Only two countries have failed to ratify the United Nations Convention on the Rights of the Child — the United States and Somalia.
Somalia has a good excuse. It lacks an internationally recognized government.
The United States has no excuse.
Its resistance to this landmark legal document affirming children’s basic human rights is embarrassing and puzzling, especially since the United States played a major part during the Reagan and Bush I administrations in drafting 38 of 40 substantive provisions.
Adopted by the United Nations in November 1989, the convention enumerates children’s fundamental entitlement to life, survival and development. Today, 193 parties, including the Vatican and every major industrialized nation, have committed to the convention, making it the world’s most widely ratified treaty. But the United States remains a ratification holdout.
As a pioneer in children’s rights — the United States created the world’s first juvenile court in Chicago in 1899 — the United States ought to ratify the convention and join the rest of the world in acknowledging that children deserve rights. U.S. ratification would signal our commitment to improving conditions for the world’s children.
"This is in line with what we believe as Americans and what we want for our families and children," said Georgia Child Advocate Tom Rawlings at a program on the convention last week at Georgia State University Law School.
Children lack rights and protections in many parts of the world. Since 1990, more than 1.5 million children have been killed in armed conflicts. An estimated 2 million children are exploited annually by the growing commercial sex industry.
Indeed, few Americans would fault the treaty’s contention that children have an "inherent right to life" and the right "to the highest attainable standard of health." Most would also embrace the treaty’s insistence that "children must be cared for, respected and allowed to be a child."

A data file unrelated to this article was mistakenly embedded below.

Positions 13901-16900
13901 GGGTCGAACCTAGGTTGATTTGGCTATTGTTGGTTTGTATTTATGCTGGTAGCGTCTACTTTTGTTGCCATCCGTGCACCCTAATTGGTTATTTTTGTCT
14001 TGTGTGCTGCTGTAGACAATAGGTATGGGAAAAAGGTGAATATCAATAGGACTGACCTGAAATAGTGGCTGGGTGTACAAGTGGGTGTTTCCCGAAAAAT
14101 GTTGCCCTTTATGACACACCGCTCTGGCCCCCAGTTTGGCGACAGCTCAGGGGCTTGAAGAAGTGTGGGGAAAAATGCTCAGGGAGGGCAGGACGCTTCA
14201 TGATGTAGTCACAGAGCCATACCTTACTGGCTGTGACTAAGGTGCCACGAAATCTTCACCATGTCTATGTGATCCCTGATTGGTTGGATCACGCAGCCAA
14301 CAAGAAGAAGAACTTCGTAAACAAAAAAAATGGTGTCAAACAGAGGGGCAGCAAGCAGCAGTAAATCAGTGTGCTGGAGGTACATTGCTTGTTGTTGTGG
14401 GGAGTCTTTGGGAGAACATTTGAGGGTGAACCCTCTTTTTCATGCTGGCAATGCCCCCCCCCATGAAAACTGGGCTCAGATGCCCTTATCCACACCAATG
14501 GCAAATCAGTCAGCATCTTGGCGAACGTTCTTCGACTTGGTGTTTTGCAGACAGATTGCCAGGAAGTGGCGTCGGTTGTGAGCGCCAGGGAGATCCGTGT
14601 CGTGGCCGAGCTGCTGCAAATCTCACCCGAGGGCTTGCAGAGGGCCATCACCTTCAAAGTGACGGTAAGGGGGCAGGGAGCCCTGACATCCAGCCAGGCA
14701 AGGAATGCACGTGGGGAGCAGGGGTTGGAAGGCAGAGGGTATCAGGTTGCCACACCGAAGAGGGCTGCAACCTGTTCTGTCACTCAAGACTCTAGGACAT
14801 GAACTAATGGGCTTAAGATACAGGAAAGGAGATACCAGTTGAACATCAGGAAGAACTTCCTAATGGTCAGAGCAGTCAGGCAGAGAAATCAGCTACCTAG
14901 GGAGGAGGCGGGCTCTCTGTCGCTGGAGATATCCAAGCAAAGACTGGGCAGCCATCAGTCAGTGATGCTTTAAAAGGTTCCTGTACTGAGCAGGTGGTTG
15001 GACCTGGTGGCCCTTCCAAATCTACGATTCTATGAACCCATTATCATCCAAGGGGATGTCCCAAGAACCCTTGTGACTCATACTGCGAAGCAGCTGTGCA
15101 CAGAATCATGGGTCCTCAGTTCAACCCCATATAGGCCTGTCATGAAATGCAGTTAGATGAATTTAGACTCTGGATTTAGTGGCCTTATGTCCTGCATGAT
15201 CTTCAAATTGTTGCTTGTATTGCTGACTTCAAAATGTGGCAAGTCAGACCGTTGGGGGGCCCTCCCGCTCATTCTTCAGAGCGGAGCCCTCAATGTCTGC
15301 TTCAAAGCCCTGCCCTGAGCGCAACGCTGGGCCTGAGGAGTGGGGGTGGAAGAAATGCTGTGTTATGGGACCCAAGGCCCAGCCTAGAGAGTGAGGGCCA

They would also agree that nations have responsibilities to "take measures to combat the illicit transfer and non-return of children abroad" and "protect the child from all forms of physical or mental violence, injury or abuse."
And Americans would handily endorse the treaty’s premise that the best interest of the child should guide all legal proceedings, a principle embedded in U.S. law for more than a century. In fact, the convention is compatible with most areas of U.S. law.
So why does America — which has ratified other international human rights treaties — stand virtually alone? The typical response is that the treaty raises concerns about sovereignty, federalism, family planning and interference in the parent-child relationship.
But Rawlings, a former Sandersville juvenile judge, suggested another reason.
"In the small town where I live there is a big billboard that says, ‘Get the U.S. out of the U.N’," says Rawlings. "People fear outsiders. It will take a lot of work to get over that."
It will also take work to overcome exaggerated claims that the treaty would enable children to sue their parents over spankings or curfews. The parental rights movement alleges that the treaty endows children with equal standing to adults in the household and undermines fundamental family relationships. As a result, opponents say, the treaty would force parents to seek permission of their children to home-school them or withdraw them from sex education classes.
"That is not a fair reading, since 19 of the 40 articles mention the importance of family, parents and legal guardians" says another of the panelists, GSU law professor Jonathan Todres, co-editor of a book on the treaty.
Todres says the convention speaks often and strongly about the influential role of parents and the importance of family. The treaty defines the family as the "fundamental group of society" and says "parents have common responsibilities for the upbringing and development of the child." It cites the rights of parents to raise their children in accordance with their religious beliefs. While the treaty cites children’s right to freedom of expression, it tempers that by saying there are restrictions to this freedom, including the protection of morals.
Another complaint about the treaty is that it infringes on U.S. sovereignty. But the treaty doesn’t impose any laws; it provides a policy framework. Legislatures of the countries themselves must pass laws to turn that policy into law.
There’s also no enforcement mechanism to compel countries into action. Nations submit their own data on child well-being measures to the Committee on the Rights of the Child, which evaluates the information and reports on how the country is performing. The committee reports have led some countries to introduce reforms; Rwanda stopped housing children in adult detention centers and Sri Lanka revised its laws on child abuse, child labor and adoption.
Former Fulton County juvenile judge Karen Baynes travels around the world now as associate director of the University of Georgia’s Carl Vinson Institute of Government. She told the audience at the GSU program that she’s often asked in her travels, "Why hasn’t the U.S. ratified the convention? Isn’t the U.S. supposed to be the leader in justice and what’s right for children?"
The right answer to those questions is "yes" — at least, it would be if the United States ratifies the children’s rights treaty.